The panel shows the Bible story of the ‘Flight into Egypt’ in which Mary and Joseph flee into Egypt with the baby Jesus when they hear of King Herod’s plans to kill Jesus
This window was chosen as the first to go back in because it contained a mixture of glass that had been collected from the old window and new glass that had had to be made specially for the new window.
By 16 April 1953, the first tier of the window was completed and over 17 months later, at the end of October 1954, the bottom tier was in place. The team hoped that the window would be completely restored by December. However, in 1954, the stonework around the window was found to be in a dangerous condition which meant that the remainder of the window had to be put in in just five weeks in the winter months of January and February 1955. Imagine what the conditions would have been like for Harry and Ron Kirk - it was freezing cold and dark most of the time with the flickering flame of a hurricane lamp as the only light!
Unveiling the new window in 1955
Despite the set back the window was completed on the 10th of February 1955. Harry Kirk even sent a postcard home to let his wife Ethel and his other sons know they’d finished the job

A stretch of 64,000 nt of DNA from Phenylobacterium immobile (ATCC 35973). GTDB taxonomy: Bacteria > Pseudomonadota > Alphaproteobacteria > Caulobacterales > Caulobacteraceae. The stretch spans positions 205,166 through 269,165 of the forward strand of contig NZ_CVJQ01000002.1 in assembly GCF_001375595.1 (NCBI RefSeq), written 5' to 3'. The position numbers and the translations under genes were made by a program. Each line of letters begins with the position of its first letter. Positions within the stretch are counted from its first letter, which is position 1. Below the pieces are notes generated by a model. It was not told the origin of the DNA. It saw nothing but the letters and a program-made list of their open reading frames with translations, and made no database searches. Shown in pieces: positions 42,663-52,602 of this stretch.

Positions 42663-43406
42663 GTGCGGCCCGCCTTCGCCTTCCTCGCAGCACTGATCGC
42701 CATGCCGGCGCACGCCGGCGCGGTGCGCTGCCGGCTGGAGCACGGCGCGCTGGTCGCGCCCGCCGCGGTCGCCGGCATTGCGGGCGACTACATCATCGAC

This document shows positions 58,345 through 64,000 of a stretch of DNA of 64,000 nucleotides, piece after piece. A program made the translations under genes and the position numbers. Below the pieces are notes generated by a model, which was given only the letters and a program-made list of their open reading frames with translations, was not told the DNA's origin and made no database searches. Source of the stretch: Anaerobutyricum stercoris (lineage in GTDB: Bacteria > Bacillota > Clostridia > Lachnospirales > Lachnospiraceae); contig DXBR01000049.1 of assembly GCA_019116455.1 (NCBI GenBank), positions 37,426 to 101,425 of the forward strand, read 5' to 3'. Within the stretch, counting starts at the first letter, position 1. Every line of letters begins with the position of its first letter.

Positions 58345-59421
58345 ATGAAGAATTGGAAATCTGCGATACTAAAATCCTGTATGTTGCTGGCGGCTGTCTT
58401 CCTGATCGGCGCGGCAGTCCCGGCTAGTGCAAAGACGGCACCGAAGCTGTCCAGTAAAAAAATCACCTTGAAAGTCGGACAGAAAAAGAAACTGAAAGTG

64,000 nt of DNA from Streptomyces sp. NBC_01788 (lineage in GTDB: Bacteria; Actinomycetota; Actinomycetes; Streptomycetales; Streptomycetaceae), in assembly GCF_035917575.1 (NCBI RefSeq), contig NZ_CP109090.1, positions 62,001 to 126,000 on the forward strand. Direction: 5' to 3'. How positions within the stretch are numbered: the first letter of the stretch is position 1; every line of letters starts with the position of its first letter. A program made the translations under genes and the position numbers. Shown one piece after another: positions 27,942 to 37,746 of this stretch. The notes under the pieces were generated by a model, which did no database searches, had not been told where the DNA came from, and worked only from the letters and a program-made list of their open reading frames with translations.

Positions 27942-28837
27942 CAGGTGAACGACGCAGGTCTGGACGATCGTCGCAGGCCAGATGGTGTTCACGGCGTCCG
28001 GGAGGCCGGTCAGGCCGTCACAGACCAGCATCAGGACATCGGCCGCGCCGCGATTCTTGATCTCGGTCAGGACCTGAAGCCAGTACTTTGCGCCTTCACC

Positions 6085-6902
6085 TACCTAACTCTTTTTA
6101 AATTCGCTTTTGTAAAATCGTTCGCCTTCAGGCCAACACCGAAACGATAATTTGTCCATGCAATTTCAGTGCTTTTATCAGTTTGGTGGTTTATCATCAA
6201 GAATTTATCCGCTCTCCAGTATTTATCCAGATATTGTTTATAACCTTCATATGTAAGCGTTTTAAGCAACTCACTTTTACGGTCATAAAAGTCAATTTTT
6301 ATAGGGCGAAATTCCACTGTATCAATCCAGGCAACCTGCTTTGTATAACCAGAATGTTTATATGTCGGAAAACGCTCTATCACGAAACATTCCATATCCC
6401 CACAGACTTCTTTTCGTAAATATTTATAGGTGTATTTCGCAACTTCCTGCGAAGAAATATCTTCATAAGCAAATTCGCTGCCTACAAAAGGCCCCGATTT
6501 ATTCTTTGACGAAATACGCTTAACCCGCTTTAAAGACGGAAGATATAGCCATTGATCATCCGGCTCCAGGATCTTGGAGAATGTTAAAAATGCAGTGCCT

The fully restored East Window was unveiled at a special dedication service on Sunday the 13th of March 1955.
60% of the original glass, collected by members of the Abbey congregation, was used in the restored window. That is amazing considering that the East Window is made up of 864 square feet (or 80 square metres) of stained glass!
One of the pieces that didn’t make it back into the window is now in a window in a church in Canada. It was given by a verger at the Abbey to Harold Appelyard, a Canadian soldier who was in Bath in 1943 and was collecting glass from churches whose windows had been blown out by bombs in the war. Harold took the piece of stained glass back with him and used it for a memorial window in his church back home. To this day, there is a fragment of the East Window in the memorial window of Christ Church, Meaford in Ontario, Canada.